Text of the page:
Sep. 4th, 2015

sound

Sep. 4th, 2015 08:52 am
miriam_e: from my drawing MoonGirl (Default)
Weirdness happens. My computer's sound output circuits built into the motherboard lost one channel recently, making music almost impossible to listen to. I tried adding a sound card, but initially it failed to work. I tried rebooting my computer today (something I don't often do, it being Linux) as some other weirdness happened where the USB circuits servicing my wireless comms and keyboard stopped working too. I think this computer is slowly dying since the lightning strike a while back that killed its network circuits.

Anyway, I shutdown the computer for a little while, then rebooted. I went into BIOS setup (the keyboard works again -- yay) and made sure the onboard sound was turned off. Now when I let the computer boot properly the added card works, though I had to do quite a lot of fiddling with the card's settings. But we have more weirdness. Some applications (e.g. Aqualung) add a fraction of a second delay about every half minute when playing music. It is barely noticeable, but irritating. Other programs (e.g. mplayer) which gave perfect sound before are all chopped to bits now, sounding like they're being rapidly switched on and off. Others, like VLC, seem to play flawlessly. I wonder if the card might not be good at buffering sound and the tiny gaps are the the buffer running out before being refilled, though why it should take longer for some programs than others I don't know. It's very annoying though.

I've continued mucking about with things -- can never leave well-enough alone, I guess, and sound has vanished entirely. Yeah, I think this computer is dying at last. Oh well, I'll continue fiddling. I can't afford a new computer. I have a lot of dead computers that people give me to rebuild and give away to other people who can't afford computers. Maybe I'll put one together for myself. [sigh]

Additional:
When I rebooted this time I noticed the computer's surge protection had been tripped. So there I think I have the cause. The damn power company has been allowing surges down the line. I so wish I wasn't on mains power.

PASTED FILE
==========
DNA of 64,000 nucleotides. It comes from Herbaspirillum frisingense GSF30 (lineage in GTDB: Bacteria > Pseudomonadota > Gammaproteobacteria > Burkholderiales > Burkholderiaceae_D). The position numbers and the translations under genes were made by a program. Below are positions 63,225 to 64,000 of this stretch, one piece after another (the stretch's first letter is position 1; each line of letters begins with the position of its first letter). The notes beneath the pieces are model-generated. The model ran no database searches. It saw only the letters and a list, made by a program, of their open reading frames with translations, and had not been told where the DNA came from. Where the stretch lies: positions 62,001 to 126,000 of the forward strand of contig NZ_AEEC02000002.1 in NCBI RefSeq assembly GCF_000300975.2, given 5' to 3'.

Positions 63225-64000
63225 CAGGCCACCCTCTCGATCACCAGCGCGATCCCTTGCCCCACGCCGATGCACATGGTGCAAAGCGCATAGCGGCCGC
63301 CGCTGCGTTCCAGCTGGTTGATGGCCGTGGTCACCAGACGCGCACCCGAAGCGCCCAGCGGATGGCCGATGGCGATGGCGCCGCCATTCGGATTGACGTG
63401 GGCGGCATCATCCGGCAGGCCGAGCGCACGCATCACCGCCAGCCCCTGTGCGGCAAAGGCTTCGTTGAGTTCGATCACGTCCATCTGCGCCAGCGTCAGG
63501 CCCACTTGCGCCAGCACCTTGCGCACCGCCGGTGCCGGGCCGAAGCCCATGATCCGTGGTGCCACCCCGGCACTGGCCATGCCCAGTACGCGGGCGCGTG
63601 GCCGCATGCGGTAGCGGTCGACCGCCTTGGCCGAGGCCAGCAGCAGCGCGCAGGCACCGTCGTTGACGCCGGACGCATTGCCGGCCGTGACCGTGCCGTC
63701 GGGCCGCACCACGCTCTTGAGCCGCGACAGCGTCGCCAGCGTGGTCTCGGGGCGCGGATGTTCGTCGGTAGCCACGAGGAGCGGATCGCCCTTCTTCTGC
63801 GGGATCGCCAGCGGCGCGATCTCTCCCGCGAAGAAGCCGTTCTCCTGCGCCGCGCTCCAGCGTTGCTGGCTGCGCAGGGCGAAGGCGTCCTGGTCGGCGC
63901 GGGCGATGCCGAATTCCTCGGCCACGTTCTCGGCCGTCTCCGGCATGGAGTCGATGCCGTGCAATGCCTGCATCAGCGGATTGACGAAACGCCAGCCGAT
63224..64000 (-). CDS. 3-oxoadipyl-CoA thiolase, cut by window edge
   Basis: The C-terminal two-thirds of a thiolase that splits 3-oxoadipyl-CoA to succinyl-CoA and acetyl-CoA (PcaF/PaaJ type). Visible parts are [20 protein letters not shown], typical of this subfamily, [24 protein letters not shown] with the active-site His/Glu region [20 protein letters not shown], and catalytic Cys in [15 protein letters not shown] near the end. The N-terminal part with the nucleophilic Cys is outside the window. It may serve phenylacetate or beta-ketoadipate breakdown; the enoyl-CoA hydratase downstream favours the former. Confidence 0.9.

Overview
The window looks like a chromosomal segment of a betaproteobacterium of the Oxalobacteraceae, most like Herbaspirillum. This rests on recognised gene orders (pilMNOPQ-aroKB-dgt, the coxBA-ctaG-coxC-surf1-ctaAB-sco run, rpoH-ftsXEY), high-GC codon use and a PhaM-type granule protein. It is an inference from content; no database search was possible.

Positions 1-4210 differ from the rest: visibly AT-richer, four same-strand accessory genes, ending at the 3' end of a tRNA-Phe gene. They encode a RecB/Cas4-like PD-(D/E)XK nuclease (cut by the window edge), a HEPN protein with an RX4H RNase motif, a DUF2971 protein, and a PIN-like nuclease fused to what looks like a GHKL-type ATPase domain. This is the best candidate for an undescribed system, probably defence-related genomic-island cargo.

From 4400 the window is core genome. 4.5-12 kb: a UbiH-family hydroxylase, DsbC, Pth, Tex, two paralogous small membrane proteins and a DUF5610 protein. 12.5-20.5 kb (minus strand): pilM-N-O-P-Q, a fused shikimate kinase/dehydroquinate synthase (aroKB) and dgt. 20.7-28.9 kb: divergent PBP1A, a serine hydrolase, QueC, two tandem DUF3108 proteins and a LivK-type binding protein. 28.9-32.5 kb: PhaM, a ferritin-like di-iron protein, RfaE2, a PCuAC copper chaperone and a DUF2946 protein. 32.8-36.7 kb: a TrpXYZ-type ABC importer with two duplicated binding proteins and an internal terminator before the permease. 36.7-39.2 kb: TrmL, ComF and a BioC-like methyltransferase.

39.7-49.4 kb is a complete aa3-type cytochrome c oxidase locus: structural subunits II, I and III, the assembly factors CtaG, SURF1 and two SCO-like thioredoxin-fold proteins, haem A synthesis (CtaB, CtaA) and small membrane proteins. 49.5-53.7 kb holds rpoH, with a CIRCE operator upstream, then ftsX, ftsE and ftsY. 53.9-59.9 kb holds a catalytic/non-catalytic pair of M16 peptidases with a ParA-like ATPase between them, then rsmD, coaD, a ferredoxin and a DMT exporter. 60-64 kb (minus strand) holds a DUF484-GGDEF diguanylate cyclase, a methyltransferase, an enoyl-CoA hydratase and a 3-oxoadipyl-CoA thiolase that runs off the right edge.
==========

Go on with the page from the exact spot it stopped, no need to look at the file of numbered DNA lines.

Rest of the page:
We have solar panels on the roof, but the government would only give the subsidy for them if they were mains-tied, which means we cop all the problems of an unstable mains supply, including blackouts and surges, with almost none of the benefits of solar power... well, except that power doesn't cost anything anymore... so I guess that's a major advantage. I just wish we weren't tied into the grid. It's too dangerously unstable.

Julie has said that when the power company starts charging more than they pay for buying back power she'll disconnect from the grid, as I expect millions of people will. In the meantime I really need to look more into solar panels for myself and lithium batteries to run a low-power computing system. I'm fed up with having to buy another computer every couple of years because of damage from the electrical grid.

I've already done some of the work needed. I've set up a low-power computing system with lead-acid batteries (ugh!) that let me continue to work for a day or so during blackouts. I can't use my desktop computer, but the power-hungry behemoth annoys me anyway. I'd love to be free of it.

Final (hopefully):
I switched it off, rebooted again, went into the BIOS and re-enabled the onboard sound, let the computer boot normally, changed all the settings for sound again, and now the sound works perfectly again! Wha...?

Reminds me of this famous joke, more typical of MSWindows than Linux, but uncomfortably close to truth for all computing:
Three engineers are riding in a car. One is a mechanical engineer, one is an electrical engineer, and one is a computer engineer.

The car breaks down and coasts to the side of the road.

"Hang on," says the mechanical engineer. "The problem is probably the engine, let me have a look at it and I'll have us on the road again in no time."

"Wait," says the electrical engineer. "The way it just stopped like that, I think it's the electrical system. Let me have a look and I'll get us going again in a minute or two."

"Hold on," says the computer engineer. "Why don't we all just get out of the car and get in again, and then see if it starts?"

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miriam_e: from my drawing MoonGirl (Default)
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